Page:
What a lovely family portrait of a despicable bunch of people

dir: Tim Burton

And this is what home video was invented for. You know, watching stuff on VHS or even Betamax tapes in your lounge room. No, I don’t mean porno. Well, maybe on laser disc or DVD. Definitely not Blu-Ray.

This is an artefact not just from the 60s, but from a time when we expected nothing more than to be entertained by something no matter how ludicrous it might be. Tim Burton may just be the most successful B movie director in the history of American cinema. I can't think of the last time or the first time he made something genuine, heartfelt and 'real', whatever that might be. He's happier with completely melodramatic fantasy, and who can blame him?

Johnny Depp certainly can't, which is just one of the many reasons why he's not only on board as the lead here, but also as one of the producers. I have no idea why Tim Burton and Depp thought making this would be profitable, successful or desirable to anyone else but themselves. But that's only because I know absolutely nothing about the show this is based on, other than it was a supernatural soap opera in the 1960s. Called Dark Shadows. That was probably even sillier than this.

Rating:

Arbitrage

Arbitrage

(to the Beastie Boys' tune ) Tellin' all y'all it's Arbitrage!

dir: Nicholas Jarecki

With a title like that they're going to be turning away teenagers from cinemas in droves, whacking them with sticks and pepper spray-smeared tasers.

I mean, who doesn't get a little wet hearing the silky, seductive word 'arbitrage'? Say it to yourself with a sensuous lilt to your voice, like you're a phone sex worker or telemarketer. From Mumbai, south of the Melbourne where you are from, mister sir.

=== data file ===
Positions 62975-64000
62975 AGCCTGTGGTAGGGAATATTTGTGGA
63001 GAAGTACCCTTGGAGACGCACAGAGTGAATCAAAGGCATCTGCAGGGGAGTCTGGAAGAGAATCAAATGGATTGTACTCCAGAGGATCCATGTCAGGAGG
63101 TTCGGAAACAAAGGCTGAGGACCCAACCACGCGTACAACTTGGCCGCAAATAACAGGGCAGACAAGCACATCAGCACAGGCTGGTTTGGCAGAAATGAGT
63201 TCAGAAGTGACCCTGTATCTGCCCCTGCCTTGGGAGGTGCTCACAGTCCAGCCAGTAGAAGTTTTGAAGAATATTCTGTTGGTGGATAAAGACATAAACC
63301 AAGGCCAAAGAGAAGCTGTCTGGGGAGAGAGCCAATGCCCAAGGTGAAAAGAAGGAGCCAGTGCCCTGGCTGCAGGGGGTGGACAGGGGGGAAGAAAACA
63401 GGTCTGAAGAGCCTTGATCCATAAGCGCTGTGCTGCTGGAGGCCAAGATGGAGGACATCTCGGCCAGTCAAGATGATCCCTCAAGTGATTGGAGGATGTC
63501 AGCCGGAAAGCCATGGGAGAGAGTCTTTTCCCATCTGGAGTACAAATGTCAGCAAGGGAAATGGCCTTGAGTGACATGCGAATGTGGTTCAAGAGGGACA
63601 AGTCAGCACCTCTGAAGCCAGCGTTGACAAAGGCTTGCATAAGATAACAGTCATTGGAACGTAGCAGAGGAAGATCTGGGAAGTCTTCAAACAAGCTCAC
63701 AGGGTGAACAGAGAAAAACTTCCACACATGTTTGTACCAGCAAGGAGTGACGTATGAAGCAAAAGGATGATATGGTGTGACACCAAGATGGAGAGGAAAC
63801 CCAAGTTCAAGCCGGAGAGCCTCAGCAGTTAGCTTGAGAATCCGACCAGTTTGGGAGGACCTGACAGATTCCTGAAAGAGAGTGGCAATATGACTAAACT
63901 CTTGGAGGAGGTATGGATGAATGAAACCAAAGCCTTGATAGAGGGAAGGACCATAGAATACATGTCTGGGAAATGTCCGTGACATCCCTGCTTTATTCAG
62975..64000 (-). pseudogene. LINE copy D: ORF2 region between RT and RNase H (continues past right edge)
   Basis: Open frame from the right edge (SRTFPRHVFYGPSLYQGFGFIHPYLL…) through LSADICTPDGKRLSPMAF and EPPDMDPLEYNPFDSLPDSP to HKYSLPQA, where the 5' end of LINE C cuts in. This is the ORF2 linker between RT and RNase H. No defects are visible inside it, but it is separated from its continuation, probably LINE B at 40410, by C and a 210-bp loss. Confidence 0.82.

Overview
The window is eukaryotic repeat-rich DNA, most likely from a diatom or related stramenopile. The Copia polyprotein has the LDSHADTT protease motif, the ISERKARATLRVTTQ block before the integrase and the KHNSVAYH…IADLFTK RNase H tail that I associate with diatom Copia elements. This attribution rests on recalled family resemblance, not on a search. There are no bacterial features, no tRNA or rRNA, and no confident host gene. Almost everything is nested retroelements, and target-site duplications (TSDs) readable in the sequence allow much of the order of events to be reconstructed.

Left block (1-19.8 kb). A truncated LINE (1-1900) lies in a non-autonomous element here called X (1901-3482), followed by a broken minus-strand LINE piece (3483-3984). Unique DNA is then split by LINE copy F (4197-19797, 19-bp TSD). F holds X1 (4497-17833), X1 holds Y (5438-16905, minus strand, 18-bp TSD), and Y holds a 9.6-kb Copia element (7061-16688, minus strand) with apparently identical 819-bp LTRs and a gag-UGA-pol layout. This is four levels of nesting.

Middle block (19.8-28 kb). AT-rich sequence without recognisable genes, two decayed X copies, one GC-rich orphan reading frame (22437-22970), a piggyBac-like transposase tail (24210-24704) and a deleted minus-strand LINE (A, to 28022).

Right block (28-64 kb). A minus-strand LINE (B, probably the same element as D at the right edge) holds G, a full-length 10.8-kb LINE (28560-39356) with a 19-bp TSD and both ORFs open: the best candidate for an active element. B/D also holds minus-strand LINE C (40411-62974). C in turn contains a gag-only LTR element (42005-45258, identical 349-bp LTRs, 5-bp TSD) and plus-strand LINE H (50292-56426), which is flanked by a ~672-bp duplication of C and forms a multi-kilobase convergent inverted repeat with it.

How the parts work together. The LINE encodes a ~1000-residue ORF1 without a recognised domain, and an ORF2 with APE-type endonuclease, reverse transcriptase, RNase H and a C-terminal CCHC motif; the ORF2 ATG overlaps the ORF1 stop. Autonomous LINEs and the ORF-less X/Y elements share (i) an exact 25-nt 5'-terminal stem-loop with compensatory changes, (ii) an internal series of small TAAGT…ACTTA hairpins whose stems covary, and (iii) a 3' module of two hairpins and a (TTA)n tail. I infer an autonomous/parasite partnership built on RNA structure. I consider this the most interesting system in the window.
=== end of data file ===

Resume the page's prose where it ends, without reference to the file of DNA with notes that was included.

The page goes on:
I like to think that this is the sequel to Pretty Woman, though they couldn't get Julia Roberts to reprise the least convincing role as a prostitute any woman has played in the history of women and movies. Thankfully, they got an actual actress to play the role this time, being Susan Sarandon. But Gere, Richard fucking Gere is the lead.

I have to admit to a certain bias here that colours my ability to appreciate such a film: I'm not much of a fan of Richard Gere, in fact, I find his squinty mole-like eyes and hammy performances gut-wrenchingly difficult to sit through. It's not fair to him, or you, dear reader, but it's more honest this way, more respectful of you. That way you can assess for yourself whether my opinion is based on what I thought of what might be a decent flick, or whether it's just that I can't stand a particular element of it, skewing my perceptions shamefully.

Rating:

Moonrise Kingdom

Moonrise Kingdom

Enter the fussy world of Wes Anderson, again and again
and again

dir: Wes Anderson

Every couple of years we are graced with another Wes Anderson film, and those that hate him and all his works are gifted with the opportunity to rant again as to why they loathe him, and those who rave for him do the opposite. My relationship is somewhat more complex, in that I find myself liking some of his flicks and not others, but it never sits as simply as “I like your old stuff better than your new stuff.”

Moonrise Kingdom is his latest (well, duh), and I enjoyed it well enough. It’s of a piece. You know what to expect in every present and future Wes Anderson film if you’ve seen at least two of them, because they never vary in their meticulous look, in their affected acting and in their quirky awkwardness that we’re meant to find endearing.

That doesn’t mean they’re all equally good or equally bad. I guess if you like the underlying story and fussy aesthetics, it makes up for all the Andersonian fetish work you have to sit through in order to get to that ‘happy’ place.

Rating:

Premium Rush

Premium Rush

Well, don't you look oh so serious?

dir: David Koepp

There's a point in this flick where a character, let's be honest, the baddie, yells at the main character, "New York hates you" with a great deal of venom and probably a touch of insanity, but some truth.

Why is he screaming this, and at whom? A terrorist? An Occupy Wall Street protester? A Wall Street banker? Obama? Someone who works at Planned Parenthood?

No, he's yelling this at someone who's a New York bike courier. New Yorkers - and by default, all drivers and pedestrians - hate cyclists, is the message.